Case Study | Local Lessons - NA House

The design for NA House was undertaken for a family whose Fairfield home was severely damaged in the 2011 Queensland Floods. Rather than simply raising and restoring their existing home, the owners were open to exploring a design approach that would help their home become more resilient to flood risks.

Acknowledging the flood risks for their home and their suburb, the design incorporated a raised under-croft space. There were a number of benefits in taking this approach. In the first instance, the top storey was elevated above the anticipated level of any future flooding. Whilst this is not a guarantee of flood-proofing, it is an effective strategy for resilient design.

An important second part of the process was to recognise that there will be flooding that occurs around the house. Acknowledging that risk, the area of the house on the ground floor was designed with water ingress in mind. The materials used, including block masonry and concrete floors, were intended to permit floodwaters to permeate the area without causing significant damage. This design proved invaluable in the recent 2022 flood event. As expected, the suburb experienced flooding again. The resilient design strategy for NA House meant that the flood waters did not reach the upper storey. The ground floor did flood. However, the owners were able to wash the flood water away and the clean-up after the event was relatively simple.

NA House - Reddog Architects Award Winning Architects Brisbane

Find out more about NA House

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It is simply not possible to create a design that can cope with every unpredictable event, however with good design, we help to make sure our buildings and cities are better able to cope with disruption and bounce back afterwards. Incorporating sustainability strategies, including the idea of resilience and adaptibility into the design process will help our community to react accordingly to climate change, resource destruction and depletion, and a host of other growing challenges.

Read more about designing with floods in mind

Read More

Sustainability at Reddog

Sustainability at Reddog

Materials (Timber)

Materials (Timber)

In keeping with overall sustainability strategies, ideally the choices of building materials are the most sustainable possible. In this article, we examine timber (and the many timber product variations) and look at the way forward for this very fundamental building material.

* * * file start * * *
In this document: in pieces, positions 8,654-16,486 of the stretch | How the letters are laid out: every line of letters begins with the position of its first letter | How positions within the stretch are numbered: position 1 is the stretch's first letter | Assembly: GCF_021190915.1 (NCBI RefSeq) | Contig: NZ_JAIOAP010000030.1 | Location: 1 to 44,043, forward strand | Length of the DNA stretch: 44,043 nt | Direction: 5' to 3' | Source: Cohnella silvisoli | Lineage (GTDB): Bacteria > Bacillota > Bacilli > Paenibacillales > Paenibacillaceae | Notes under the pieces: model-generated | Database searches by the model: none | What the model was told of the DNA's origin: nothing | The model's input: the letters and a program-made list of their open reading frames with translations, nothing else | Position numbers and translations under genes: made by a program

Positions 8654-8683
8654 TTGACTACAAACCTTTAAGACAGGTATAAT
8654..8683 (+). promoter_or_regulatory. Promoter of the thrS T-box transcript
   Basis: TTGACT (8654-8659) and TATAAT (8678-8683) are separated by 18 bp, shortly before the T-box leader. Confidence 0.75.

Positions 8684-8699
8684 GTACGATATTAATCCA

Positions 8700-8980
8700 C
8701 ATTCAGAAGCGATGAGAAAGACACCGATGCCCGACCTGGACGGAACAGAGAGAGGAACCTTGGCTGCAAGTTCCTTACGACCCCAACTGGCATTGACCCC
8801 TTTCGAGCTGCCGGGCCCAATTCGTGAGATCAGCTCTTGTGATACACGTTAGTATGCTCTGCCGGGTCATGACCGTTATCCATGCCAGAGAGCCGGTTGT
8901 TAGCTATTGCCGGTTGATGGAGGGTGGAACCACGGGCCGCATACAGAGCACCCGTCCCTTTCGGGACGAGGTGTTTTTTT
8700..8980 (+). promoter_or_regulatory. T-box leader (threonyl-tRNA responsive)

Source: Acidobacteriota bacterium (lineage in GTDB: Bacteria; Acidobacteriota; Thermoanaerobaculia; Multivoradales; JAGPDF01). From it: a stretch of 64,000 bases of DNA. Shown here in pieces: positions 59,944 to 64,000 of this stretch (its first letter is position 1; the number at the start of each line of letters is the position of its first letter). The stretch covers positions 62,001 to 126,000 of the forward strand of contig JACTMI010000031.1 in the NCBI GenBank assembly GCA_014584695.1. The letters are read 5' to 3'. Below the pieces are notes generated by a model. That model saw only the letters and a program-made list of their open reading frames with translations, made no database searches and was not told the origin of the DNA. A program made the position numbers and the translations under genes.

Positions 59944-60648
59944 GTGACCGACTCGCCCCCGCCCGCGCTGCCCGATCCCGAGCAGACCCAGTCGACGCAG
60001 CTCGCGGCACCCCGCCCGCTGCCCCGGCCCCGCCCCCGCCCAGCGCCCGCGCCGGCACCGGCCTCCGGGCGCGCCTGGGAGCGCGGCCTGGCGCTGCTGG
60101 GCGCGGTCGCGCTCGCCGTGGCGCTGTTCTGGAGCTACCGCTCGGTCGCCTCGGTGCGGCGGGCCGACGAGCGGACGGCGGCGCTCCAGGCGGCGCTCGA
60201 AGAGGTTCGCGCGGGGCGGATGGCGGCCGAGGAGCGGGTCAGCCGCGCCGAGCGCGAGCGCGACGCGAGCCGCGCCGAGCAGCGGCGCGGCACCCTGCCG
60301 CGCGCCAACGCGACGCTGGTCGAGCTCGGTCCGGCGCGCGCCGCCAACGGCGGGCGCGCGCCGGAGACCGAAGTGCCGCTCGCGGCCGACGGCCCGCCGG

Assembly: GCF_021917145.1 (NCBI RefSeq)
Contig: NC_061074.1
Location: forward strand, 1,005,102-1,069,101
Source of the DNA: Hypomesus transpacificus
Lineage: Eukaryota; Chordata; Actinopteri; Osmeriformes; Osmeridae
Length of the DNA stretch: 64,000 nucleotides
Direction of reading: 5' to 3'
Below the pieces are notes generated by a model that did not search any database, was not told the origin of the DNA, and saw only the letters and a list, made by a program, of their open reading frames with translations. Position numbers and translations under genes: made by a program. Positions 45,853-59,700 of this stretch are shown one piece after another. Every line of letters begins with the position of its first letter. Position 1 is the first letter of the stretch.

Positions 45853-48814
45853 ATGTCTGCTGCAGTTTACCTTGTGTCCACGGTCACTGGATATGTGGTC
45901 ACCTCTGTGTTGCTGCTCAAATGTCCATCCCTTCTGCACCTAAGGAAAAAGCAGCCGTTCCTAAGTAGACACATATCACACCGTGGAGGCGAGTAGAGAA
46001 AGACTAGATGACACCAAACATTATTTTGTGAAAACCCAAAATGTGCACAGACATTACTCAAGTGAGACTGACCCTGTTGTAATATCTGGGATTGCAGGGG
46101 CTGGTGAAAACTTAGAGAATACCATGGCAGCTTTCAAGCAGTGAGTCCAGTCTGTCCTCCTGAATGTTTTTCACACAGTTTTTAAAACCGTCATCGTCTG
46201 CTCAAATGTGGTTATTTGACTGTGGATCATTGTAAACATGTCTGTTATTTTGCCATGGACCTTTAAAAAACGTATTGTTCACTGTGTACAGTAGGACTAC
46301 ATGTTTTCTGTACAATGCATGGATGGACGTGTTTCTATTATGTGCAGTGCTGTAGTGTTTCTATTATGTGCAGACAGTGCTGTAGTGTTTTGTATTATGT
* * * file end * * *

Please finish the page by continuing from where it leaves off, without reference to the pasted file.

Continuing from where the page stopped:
An important starting point in any consideration of building product is the need to understand why the material (in this case, timber/timber product) is being used. For example, is there a way of creating the design so no material is needed in the first place? Can the timber be used for several purposes in the design? Can timber be used in lieu of a man-made material?

Another critical question to consider is where was the timber (or engineered timber product) sourced and manufactured? Ideally, priority should be given to locally sourced materials. Suppliers and manufacturers should be committed to sustainability and making ethical choices. In all building materials choices, it is important to consider the sustainability credentials of the manufacturer and/or supplier. For example, do they comply with local and national industry standards? Do they support their local community? Is the timber or engineered timber product’s transportation from origin to site energy efficient? Is the packaging of the material recyclable?

At the same time, it is also important to consider how using timber or timber products can add value to the project. Will the building owners enjoy long-term value from using timber in their project? In adding timber to the project has the designed been enhanced in ways that could not have bene achieved if timber wasn’t used?

There are a number of timber and timber product options available today for use in building design.

Traditional Timber